Any limits placed on how lethal guns are in this society is sorely needed. It is the easy availability of loaded guns that is the problem, and Americans are sick of it. We have a gun for every man, woman and child in this country. Anything wrong with that picture?

Gun aficionados like to say that guns are not the problem, people are. Really? How many heated arguments today lead to pulling an available loaded gun? These aren't criminals.

Young, tough guys rumbled in my day, too, only they used fists and knives with less lethal consequences -- and babies were not killed in their strollers nearby.

We need to scale down the availability of lethal weapons that are increasingly used like toys or to settle scores. Curbing bullets is a good start.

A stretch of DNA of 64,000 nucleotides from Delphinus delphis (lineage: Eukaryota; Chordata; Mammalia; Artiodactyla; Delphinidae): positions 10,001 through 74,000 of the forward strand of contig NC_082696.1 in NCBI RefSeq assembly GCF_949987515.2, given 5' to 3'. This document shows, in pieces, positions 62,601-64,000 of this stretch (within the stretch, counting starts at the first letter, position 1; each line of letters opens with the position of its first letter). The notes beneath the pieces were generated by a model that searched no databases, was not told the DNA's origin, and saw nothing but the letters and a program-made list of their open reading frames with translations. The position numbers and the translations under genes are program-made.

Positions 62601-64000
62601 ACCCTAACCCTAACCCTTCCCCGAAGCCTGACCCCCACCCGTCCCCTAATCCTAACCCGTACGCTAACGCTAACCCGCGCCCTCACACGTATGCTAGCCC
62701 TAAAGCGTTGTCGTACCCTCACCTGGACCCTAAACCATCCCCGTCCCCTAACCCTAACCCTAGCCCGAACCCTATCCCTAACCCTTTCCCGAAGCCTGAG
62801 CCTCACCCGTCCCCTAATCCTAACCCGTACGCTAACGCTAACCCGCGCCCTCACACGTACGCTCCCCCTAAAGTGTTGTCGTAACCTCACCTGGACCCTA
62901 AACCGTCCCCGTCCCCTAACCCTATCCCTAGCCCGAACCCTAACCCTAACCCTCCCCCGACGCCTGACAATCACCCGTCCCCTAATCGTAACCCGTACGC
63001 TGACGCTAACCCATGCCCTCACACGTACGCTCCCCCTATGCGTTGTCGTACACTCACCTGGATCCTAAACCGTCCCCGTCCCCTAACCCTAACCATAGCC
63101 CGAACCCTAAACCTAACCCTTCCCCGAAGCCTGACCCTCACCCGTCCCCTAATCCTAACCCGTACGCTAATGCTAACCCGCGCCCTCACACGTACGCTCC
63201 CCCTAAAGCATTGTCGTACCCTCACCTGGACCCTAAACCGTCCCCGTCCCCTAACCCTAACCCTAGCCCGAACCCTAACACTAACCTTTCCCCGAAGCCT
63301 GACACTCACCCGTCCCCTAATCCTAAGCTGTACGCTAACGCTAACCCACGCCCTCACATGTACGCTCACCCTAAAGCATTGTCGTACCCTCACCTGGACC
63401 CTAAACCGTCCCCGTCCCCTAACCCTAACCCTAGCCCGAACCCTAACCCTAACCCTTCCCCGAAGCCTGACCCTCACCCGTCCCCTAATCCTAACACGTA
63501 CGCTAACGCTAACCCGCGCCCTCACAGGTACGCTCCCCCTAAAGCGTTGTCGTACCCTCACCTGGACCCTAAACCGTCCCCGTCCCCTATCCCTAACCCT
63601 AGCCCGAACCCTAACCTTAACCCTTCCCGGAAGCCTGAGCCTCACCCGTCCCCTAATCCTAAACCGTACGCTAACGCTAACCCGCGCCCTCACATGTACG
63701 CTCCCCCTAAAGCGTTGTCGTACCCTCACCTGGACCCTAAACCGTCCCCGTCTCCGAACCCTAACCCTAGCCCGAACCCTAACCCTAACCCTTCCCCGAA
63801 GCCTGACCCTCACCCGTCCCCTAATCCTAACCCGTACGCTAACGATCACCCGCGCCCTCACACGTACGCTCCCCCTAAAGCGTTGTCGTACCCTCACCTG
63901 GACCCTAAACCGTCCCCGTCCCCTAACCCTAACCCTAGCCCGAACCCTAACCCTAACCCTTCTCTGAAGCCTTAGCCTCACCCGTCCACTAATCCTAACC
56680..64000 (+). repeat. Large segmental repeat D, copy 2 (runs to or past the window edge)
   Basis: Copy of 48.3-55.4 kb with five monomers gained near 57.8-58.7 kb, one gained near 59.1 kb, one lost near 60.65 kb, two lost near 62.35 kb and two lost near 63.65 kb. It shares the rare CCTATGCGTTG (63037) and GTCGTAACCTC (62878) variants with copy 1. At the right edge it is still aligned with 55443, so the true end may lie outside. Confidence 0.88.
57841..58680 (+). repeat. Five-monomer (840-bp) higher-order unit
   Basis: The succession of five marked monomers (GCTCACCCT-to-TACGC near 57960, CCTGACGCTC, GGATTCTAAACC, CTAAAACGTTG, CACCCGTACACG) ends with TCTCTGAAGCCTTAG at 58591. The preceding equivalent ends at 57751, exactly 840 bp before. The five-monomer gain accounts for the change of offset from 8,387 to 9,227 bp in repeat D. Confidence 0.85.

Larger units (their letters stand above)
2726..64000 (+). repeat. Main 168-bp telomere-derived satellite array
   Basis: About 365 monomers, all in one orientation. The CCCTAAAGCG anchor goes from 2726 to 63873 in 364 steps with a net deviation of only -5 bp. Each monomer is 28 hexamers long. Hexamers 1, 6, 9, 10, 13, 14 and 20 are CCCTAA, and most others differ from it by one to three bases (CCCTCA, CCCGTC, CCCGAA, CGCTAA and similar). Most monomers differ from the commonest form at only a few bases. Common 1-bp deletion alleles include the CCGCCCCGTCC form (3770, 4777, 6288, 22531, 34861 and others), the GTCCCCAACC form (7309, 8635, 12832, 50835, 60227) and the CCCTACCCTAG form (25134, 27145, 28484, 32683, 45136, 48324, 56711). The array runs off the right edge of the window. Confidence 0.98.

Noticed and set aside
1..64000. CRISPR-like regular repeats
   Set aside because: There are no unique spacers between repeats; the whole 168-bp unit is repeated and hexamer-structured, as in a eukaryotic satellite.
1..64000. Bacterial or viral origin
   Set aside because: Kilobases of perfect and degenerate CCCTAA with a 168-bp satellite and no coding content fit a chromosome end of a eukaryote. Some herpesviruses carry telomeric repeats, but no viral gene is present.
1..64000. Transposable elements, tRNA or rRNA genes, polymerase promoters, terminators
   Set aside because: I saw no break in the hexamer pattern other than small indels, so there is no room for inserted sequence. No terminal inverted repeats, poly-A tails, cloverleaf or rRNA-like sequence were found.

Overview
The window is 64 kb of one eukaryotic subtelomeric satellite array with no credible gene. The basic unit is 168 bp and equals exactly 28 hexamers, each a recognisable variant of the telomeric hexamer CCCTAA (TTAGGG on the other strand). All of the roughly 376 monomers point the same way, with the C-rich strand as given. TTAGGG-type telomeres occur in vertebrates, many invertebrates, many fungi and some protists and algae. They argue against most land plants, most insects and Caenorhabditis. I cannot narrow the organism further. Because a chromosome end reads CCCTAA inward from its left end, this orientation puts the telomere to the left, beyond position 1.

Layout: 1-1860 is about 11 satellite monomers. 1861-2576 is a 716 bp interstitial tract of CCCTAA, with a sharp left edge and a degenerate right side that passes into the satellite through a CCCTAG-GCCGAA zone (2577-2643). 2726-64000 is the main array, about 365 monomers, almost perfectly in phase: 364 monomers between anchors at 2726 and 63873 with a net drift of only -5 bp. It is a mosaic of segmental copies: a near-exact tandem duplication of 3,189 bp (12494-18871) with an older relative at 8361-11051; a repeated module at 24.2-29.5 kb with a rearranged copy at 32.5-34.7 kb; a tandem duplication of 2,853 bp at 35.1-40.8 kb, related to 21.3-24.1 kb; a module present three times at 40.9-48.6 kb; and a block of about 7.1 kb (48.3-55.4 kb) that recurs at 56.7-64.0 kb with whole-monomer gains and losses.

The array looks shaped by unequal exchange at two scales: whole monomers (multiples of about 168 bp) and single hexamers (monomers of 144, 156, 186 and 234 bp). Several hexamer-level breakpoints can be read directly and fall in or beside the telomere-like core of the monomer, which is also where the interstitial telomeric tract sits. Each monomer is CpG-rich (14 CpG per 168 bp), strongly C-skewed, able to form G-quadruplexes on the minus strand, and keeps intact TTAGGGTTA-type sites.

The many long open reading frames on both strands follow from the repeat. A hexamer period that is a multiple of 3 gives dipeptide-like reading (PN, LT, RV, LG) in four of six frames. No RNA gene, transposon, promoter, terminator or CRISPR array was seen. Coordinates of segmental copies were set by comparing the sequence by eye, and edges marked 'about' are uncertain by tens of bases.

Anne Spanier

Alameda

Entire family shoots without problems

I do not support the ammunition-control bill.

I am a man of senior years and have had the privilege of owning guns all of my adult life. So have my four children and their children, and none of us has ever killed babies or burglars. No burglars, yet.

I see the ammunition-control bills as another avenue for revenue for the state and government, drawn up by a bunch of bunny-hugging Berkeleyites and Feinsteiners.

I buy bullets for game hunting and recreation (target practice) and for those who would do harm to me or my family.

Alton R. Pierce

San Lorenzo

Plan to track ammo is expensive, useless

I do not support the ammunition-control bills in the Legislature.

Every bullet I buy will be reported to the Department of Justice for a new California ammunition database. They do not have a clue as to the massive amount of ammunition sold every day in this state.